No link between “baby powder” and ovarian cancer, according to a large synthesis of studies
Sometimes the lack of results is the most interesting result. A synthesis of studies published Tuesday and involving 250,000 women in the United States did not find a statistical link between the use of talc on the genitals and the risk of ovarian cancer.
Four out of ten women in the United States use or have used talc (“baby powder”) to absorb moisture and odors, either by direct application to the genitals, or by putting on an undergarment, a sanitary pad or a diaphragm. It is mainly the older generations that do this, but the practice persists among younger women.
In the 1970s, concern arose about the contamination of talc with asbestos, which is often similar in nature to the minerals used to make talc. Then studies showed a higher risk of ovarian cancer in talc users, who were suspected of being able to go up to the ovaries via the vagina and the uterus.
However, there was some doubt as to the reality of this link, since the number of studies conducted has been low in five decades, with statistically inconclusive results.
The effect is difficult to isolate, because ovarian cancers are rare: 1.3% of women are at risk of suffering it in their life.
Researchers from various research centers in the United States therefore produced a synthesis of four large cohort studies that followed a quarter of a million women in the United States from 1982 to 2017. These studies interview participants every one or two years on various health issues, including the use of talc or powder.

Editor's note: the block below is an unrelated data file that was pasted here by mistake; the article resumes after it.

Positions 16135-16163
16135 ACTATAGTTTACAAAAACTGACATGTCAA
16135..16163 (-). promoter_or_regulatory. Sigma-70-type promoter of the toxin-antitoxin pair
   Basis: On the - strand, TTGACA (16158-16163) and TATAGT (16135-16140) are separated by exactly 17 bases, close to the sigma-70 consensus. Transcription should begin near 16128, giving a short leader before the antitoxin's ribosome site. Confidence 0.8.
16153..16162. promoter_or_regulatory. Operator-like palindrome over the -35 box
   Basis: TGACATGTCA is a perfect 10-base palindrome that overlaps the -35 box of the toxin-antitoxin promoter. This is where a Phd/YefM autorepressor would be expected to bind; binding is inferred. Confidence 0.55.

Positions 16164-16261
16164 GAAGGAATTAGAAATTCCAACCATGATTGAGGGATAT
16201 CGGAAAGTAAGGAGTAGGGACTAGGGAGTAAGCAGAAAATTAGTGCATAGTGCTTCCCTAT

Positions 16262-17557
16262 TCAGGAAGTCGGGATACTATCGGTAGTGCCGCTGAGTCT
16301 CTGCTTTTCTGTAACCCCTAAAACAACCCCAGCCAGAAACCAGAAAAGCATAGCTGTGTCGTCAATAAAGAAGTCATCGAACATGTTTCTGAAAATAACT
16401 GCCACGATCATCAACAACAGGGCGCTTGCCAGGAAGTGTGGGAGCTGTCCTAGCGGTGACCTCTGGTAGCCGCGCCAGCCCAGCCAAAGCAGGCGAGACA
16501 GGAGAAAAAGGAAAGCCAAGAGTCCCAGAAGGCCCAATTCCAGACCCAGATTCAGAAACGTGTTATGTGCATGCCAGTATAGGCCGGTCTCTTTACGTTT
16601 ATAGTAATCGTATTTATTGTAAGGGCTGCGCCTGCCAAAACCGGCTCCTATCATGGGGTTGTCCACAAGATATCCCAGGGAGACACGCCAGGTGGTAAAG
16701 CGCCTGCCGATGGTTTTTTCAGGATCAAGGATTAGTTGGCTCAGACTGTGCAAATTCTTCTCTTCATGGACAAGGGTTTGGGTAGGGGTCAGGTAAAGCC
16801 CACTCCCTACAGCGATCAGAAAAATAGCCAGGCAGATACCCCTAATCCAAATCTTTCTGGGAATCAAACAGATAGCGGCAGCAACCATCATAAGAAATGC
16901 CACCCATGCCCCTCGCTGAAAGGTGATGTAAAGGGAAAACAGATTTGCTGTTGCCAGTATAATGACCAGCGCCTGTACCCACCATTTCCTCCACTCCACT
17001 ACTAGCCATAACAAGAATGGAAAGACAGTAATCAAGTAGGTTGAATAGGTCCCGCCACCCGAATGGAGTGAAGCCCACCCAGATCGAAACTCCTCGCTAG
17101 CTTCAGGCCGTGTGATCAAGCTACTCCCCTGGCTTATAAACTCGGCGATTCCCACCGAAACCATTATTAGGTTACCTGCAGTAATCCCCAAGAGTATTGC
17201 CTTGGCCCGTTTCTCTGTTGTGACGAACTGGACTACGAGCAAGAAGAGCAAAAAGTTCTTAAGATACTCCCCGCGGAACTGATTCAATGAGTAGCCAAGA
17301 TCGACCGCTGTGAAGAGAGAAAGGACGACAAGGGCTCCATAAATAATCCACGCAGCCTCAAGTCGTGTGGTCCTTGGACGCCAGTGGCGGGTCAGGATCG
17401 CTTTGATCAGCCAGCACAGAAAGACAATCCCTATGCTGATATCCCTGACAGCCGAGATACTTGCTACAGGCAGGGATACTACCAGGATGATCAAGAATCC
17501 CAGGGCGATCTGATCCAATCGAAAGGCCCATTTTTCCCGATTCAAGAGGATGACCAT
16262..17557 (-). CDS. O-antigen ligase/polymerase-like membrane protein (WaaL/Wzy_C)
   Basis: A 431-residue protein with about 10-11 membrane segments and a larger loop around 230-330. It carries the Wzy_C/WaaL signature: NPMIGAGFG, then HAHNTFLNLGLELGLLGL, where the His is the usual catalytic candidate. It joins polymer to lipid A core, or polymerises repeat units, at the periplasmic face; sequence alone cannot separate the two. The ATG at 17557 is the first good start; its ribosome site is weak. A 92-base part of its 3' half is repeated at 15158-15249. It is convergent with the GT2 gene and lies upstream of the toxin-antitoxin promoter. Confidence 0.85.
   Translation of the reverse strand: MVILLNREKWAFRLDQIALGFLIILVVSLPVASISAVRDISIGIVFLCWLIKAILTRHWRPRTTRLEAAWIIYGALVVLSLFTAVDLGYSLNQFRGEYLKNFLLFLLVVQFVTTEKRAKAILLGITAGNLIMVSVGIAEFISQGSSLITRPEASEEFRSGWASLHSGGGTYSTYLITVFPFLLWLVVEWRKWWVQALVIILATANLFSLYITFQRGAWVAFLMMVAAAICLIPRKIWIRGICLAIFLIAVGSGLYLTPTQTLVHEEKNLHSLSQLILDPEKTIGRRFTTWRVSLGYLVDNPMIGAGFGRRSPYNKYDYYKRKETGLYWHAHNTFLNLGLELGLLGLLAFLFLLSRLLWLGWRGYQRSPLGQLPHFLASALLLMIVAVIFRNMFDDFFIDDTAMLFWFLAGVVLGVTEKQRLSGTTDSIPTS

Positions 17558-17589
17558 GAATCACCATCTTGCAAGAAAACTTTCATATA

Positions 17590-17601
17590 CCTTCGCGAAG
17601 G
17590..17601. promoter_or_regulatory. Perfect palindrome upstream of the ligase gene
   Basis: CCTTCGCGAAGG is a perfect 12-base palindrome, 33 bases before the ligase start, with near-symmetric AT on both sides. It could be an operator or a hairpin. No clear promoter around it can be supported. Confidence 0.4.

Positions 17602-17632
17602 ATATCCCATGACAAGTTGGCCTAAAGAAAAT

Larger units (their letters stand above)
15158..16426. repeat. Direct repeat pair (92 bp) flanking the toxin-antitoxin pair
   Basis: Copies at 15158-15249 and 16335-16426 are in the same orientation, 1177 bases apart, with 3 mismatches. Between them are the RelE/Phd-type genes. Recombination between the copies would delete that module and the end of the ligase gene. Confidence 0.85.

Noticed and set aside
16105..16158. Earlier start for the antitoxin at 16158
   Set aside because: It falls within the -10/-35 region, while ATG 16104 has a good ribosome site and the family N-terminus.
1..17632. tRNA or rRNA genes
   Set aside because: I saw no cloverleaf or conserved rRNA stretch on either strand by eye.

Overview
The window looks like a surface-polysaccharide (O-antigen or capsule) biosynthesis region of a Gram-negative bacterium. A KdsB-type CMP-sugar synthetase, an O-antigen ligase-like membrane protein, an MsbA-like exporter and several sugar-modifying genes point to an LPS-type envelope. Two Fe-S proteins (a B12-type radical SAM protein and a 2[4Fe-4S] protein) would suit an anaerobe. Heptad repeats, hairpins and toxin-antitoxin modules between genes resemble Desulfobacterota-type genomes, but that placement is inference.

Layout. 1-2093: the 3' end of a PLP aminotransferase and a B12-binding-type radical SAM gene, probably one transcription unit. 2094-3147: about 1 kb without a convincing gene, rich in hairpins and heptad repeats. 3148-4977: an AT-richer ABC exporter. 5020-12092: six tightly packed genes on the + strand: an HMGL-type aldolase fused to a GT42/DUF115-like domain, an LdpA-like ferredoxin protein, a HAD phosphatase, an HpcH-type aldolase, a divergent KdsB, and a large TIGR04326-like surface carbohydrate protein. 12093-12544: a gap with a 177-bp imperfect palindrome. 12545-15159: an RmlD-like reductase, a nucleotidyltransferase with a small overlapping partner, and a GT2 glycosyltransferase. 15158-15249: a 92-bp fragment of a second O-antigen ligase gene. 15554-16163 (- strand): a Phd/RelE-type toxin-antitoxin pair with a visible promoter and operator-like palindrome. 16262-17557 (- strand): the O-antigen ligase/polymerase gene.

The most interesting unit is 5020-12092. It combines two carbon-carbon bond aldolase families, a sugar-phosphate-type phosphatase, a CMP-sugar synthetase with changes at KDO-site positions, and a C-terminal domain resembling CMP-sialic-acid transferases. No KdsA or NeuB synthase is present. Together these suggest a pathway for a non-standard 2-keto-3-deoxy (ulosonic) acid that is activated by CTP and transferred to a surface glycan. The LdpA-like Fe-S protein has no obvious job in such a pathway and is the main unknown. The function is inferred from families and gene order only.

The hope, by increasing the size of the sample of participants, is to be able to detect with statistical validity weak effects which, on a smaller population, would not be detectable.
In total, of these 250,000 women followed for a median of 11 years, approximately 2,200 ovarian cancers have been reported.
The important result is that no statistical difference was observed between women who reported using talc and those who never used talc. Ditto when comparing the frequency or duration of use.
“There is no significant statistical association between the reported use of talc on the genitals and the risk of ovarian cancer,” write the authors of the analysis, published in the journal Jama.
In the United States, the Johnson & Johnson group has defended itself for thousands of thousands of complaints against its talcated products, accused of being carcinogenic. He was, for example, sentenced in 2018 to pay $ 4.7 billion to 22 women, a verdict challenged on appeal. In October, the company recalled a batch of baby talcum powder after health inspections discovered traces of asbestos.